In the early spring of 1476 the Italian Giovanni Caboto, who, like Christopher Columbus, was a seafaring citizen of Genoa, transferred his allegiance to Venice.
The Roman Empire had fallen a thousand years before. Rome now held temporal sway only over the States of the Church, which were weak in armed force, even when compared with the small republics, dukedoms, and principalities which lay north and south. But Papal Rome, as the head and heart of a spiritual empire, was still a world-power; and the disunited Italian states were first in the commercial enterprise of the age as well as in the glories of the Renaissance. North of the Papal domain, which cut the peninsula in two parts, stood three renowned Italian cities: Florence, the capital of Tuscany, leading the world in arts; Genoa, the home of Caboto and Columbus, teaching the world the science of navigation; and Venice, mistress of the great trade route between Europe and Asia, controlling the world’s commerce.
Thus, in becoming a citizen of Venice, Giovanni Caboto the Genoese was leaving the best home of scientific navigation for the best home of sea-borne trade. His very name was no bad credential. Surnames often come from nicknames; and for a Genoese to be called Il Caboto was as much as for an Arab of the Desert to be known to his people as The Horseman. Cabottaggio now means no more than coasting trade. But before there was any real ocean commerce it referred to the regular sea-borne trade of the time; and Giovanni Caboto must have either upheld an exceptional family tradition or struck out an exceptional line for himself to have been known as John the Skipper among the many other expert skippers hailing from the port of Genoa.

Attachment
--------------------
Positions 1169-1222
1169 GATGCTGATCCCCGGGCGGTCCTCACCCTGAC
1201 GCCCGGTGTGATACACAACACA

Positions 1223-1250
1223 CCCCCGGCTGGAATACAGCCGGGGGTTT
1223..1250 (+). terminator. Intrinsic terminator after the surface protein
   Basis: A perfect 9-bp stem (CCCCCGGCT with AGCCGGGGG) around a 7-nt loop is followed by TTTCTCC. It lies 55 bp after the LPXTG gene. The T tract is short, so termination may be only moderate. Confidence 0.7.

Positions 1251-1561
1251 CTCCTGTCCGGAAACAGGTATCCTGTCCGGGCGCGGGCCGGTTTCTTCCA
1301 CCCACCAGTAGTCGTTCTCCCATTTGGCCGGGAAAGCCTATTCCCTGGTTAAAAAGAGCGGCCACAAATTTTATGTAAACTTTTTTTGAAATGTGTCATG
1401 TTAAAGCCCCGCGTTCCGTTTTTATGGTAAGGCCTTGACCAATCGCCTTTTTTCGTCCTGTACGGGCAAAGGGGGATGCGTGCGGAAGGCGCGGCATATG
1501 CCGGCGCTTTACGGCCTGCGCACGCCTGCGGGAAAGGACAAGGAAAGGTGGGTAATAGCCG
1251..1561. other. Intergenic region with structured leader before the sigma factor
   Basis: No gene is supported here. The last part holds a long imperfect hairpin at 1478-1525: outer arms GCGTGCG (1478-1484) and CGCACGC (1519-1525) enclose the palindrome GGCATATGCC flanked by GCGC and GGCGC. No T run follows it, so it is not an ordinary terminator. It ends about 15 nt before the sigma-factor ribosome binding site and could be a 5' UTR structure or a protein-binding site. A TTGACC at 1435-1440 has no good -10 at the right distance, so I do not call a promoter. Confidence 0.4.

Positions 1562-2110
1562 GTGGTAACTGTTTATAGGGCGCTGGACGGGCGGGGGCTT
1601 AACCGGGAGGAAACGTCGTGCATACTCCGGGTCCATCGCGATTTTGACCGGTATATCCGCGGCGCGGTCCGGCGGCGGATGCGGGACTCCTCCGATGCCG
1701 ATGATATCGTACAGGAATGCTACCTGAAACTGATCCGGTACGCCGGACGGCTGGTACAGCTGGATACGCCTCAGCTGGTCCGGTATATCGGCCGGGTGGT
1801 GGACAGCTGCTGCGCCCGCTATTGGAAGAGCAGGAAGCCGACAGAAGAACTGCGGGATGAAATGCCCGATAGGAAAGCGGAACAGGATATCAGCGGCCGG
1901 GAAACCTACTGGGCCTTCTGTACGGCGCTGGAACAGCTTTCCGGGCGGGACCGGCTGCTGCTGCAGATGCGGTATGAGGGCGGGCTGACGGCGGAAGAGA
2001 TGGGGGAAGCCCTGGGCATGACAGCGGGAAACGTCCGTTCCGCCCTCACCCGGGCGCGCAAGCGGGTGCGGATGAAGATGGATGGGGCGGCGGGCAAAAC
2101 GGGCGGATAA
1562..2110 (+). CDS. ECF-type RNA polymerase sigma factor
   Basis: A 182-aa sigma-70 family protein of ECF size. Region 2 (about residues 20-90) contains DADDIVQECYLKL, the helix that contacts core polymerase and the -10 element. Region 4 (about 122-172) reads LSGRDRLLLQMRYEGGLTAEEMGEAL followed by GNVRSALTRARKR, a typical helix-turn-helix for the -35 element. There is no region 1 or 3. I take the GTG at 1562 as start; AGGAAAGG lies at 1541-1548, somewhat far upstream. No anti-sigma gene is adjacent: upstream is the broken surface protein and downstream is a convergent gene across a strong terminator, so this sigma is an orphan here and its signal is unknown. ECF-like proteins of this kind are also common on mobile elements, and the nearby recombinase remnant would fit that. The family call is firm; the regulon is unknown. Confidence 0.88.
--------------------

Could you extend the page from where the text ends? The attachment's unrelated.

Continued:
There was nothing strange in his being naturalized in Venice. Patriotism of the kind that keeps the citizen under the flag of his own country was hardly known outside of England, France, and Spain. Though the Italian states used to fight each other, an individual Italian, especially when he was a sailor, always felt at liberty to seek his fortune in any one of them, or wherever he found his chance most tempting. So the Genoese Giovanni became the Venetian Zuan without any patriotic wrench. Nor was even the vastly greater change to plain John Cabot so very startling. Italian experts entered the service of a foreign monarch as easily as did the ‘pay-fighting Swiss’ or Hessian mercenaries. Columbus entered the Spanish service under Ferdinand and Isabella just as Cabot entered the English service under Henry VII. Giovanni—Zuan—John: it was all in a good day’s work.